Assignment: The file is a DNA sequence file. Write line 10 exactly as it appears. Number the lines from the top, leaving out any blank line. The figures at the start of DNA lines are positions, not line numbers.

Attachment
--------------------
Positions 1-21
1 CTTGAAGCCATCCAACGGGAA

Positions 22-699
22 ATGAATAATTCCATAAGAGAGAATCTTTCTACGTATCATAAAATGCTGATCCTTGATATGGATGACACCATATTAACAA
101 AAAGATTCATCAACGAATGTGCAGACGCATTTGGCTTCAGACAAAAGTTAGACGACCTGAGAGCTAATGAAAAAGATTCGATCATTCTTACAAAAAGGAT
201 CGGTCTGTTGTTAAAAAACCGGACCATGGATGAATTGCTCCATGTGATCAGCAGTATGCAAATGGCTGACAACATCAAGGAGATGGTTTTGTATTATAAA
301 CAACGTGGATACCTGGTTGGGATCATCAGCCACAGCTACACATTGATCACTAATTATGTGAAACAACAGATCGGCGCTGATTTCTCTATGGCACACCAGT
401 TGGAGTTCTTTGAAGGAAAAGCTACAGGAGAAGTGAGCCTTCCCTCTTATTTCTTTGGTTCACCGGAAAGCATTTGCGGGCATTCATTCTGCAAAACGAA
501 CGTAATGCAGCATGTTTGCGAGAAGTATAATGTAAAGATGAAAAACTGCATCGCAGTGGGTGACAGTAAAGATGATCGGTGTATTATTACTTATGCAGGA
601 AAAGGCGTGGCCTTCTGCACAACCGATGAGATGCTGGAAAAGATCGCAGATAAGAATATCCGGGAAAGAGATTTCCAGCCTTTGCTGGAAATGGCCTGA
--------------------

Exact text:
601 AAAGGCGTGGCCTTCTGCACAACCGATGAGATGCTGGAAAAGATCGCAGATAAGAATATCCGGGAAAGAGATTTCCAGCCTTTGCTGGAAATGGCCTGA